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Berkshire Theatre Group's 2023 summer season celebrates women's voices and stories

Season includes 'contact,' 'What the Constitution Means to Me,' 'Photograph 51' and 'The Smile of Her'

PITTSFIELD — Berkshire Theatre Group’s upcoming 2023 summer season will celebrate women and women playwrights.

“It’s celebrating women and their journeys in so many ways. I didn’t realize it until I was through with the planning [of the season]. I think women’s voices need to be heard and supported,” Kate Maguire, artistic director and CEO said in a phone interview about productions scheduled for the early part of the summer season, from May through the end of July.

The early summer season includes “contact,” a Tony Award-winning dance musical; “What the Constitution Means to Me,” a co-production with WAM Theatre; “Photograph 51,” a look at Rosalind Franklin’s role in discovering DNA’s double helix structure and the world premiere of “The Smile of Her,” Christine Lahti’s story of growing up in the 1950s amid the patriarchy on steroids.

“It’s an extraordinary time of upheaval and a time where I think people are trying to communicate and don’t always know how to. And also a time, where at least I feel, that I’m just sitting on the precipice, hoping that everything’s going to turn out alright,” Maguire said. “So, in some ways, each one of the productions, certainly the ones we’ve listed here and the ones I’m working on now and am going to announce probably around Valentine’s Day, are all about sitting on the precipice and either looking forward or looking back at what got us to a certain point.”

Tickets for the season go on sale at noon, Friday, Dec. 2. Tickets can be purchased by calling the box office at 413-997-4444 or online at berkshiretheatregroup.org.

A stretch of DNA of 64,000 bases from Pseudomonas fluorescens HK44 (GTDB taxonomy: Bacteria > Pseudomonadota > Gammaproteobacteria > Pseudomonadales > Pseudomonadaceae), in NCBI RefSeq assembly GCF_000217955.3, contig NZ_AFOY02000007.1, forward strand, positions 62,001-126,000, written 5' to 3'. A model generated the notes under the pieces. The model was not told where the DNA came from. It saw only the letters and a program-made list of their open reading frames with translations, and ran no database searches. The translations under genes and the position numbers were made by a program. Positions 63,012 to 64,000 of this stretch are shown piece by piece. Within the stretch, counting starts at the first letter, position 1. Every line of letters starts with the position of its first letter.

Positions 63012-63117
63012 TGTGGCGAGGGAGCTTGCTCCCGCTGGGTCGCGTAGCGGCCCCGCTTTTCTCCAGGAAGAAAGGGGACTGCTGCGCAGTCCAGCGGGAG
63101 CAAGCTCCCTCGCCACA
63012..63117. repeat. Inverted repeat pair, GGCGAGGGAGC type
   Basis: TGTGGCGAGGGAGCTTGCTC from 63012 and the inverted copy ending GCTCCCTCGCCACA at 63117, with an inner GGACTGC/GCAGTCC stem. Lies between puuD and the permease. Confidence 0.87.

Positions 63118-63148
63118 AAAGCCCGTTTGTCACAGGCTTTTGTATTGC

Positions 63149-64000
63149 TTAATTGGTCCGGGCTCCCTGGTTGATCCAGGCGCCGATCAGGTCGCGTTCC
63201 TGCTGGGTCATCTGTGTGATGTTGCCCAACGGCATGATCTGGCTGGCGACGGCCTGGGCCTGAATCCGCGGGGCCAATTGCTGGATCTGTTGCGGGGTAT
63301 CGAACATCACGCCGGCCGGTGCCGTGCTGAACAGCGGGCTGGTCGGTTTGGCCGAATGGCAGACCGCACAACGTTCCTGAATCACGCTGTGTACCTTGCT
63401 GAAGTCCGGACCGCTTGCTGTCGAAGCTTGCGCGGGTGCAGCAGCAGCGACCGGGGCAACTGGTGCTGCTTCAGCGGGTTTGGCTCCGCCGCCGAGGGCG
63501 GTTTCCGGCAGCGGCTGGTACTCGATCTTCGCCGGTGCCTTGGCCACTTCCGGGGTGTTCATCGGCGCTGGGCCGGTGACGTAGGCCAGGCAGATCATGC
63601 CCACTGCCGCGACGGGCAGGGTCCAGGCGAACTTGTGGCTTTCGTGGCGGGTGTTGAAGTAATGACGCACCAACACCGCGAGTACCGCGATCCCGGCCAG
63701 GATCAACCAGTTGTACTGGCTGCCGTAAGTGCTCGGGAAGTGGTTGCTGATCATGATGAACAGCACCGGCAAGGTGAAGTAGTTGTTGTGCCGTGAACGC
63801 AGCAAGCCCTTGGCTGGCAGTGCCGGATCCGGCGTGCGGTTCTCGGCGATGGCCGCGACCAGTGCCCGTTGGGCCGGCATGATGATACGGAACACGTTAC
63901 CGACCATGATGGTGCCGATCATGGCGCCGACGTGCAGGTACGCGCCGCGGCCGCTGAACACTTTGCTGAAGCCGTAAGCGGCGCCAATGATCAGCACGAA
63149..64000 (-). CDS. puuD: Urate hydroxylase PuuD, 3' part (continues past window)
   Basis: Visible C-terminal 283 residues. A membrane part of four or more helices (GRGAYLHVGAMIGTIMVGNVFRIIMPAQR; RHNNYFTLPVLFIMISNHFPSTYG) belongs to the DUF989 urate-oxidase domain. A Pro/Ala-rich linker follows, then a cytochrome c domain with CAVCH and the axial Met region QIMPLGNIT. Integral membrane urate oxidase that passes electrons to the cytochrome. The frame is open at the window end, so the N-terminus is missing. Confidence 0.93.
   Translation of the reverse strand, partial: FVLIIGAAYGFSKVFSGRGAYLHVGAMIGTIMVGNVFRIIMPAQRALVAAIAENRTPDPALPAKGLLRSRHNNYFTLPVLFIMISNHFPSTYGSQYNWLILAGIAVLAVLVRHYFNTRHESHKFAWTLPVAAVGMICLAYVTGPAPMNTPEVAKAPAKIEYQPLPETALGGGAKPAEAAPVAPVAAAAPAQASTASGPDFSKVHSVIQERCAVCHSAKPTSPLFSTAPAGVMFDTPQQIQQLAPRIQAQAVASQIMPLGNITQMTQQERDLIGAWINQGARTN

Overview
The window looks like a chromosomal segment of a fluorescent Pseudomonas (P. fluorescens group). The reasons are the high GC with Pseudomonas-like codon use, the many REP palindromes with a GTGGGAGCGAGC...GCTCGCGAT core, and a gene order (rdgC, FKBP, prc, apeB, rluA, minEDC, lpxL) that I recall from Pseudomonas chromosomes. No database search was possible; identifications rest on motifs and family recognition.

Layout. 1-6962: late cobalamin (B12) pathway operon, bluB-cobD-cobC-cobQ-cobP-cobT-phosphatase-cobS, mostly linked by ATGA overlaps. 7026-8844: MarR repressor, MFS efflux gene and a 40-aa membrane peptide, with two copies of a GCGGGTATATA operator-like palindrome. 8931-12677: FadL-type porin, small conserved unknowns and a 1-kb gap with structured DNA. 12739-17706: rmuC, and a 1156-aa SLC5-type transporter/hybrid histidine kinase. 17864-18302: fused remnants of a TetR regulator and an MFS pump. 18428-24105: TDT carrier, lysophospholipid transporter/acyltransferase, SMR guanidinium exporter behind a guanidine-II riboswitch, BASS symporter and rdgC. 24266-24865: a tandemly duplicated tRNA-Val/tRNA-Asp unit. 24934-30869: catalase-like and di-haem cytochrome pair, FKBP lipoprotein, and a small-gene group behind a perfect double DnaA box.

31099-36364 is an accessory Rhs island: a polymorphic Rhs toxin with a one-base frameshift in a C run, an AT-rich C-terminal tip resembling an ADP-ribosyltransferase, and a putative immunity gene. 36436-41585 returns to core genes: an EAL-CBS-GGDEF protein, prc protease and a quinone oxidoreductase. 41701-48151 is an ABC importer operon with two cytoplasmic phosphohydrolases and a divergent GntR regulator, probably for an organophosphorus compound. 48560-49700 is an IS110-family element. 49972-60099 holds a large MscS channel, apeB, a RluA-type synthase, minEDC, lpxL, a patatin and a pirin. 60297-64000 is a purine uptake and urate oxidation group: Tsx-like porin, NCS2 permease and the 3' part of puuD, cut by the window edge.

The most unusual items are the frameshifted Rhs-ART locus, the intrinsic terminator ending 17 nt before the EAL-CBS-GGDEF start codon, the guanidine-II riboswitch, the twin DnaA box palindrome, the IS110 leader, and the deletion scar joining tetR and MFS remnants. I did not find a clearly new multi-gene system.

At the Colonial Theatre the season begins on June 29 with “contact,” the four-time Tony Award-winning dance musical devised by Susan Stroman and John Weidman. The musical is made up of three thematically-linked short stories told mostly through dance. In each story, the central character expresses a longing to connect and dance is both the medium and the message.

“I have been wanting to do this play in a very long time,” Maguire said of ‘contact.’ “This is the first time in 16 years that a theater has been granted the rights to do the piece in the United States. So I feel quite honored.”

Stroman, she said, collaborates with her directors. Tomé Cousin, who was in the original production of the musical, will be directing. Stroman and Weidman are both expected to visit during the production.

“In the time of COVID, it’s hard to do a dance piece and this has a lot of dance in it. It’s wildly theatrical but it demands great dancers. It is most definitely a piece about longing and people trying to connect,” Maguire said.

Additional productions at the Colonial Theatre will be announced at a later date.


The Unicorn Theatre’s season kicks off on May 18 with “What the Constitution Means to Me.”

“I’m always wanting to support our local companies and WAM is one of our most wonderful companies run by Kristen van Ginhoven who is also a remarkable director,” she said. “She came to me with the idea of applying for the rights of ‘What the Constitution Means to Me.’ I think she was keeping an eye out for when they would become available, because I think the day it was announced the rights were available, we called and were granted the rights to do the first production in the Berkshires, probably Massachusetts.”

Originally an off-Broadway production, “What the Constitution Means to Me,” earned two Tony nominations and was a finalist for the 2019 Pulitzer Prize for Drama after its transfer to Broadway. The play, which address themes including domestic abuse, reproductive rights and immigration, follows the story of Heidi — who at 15 earned her college tuition by winning constitutional debate contests — as she resurrects her younger self in order to trace the profound relationships between four generations of women and the founding document that shaped their lives.

“It is a piece about trying to connect the dots on what does that constitution mean to me as an American woman,” Maguire said. “And certainly with the recent Dobbs decision by the Supreme Court, we have all been impacted in one way or another.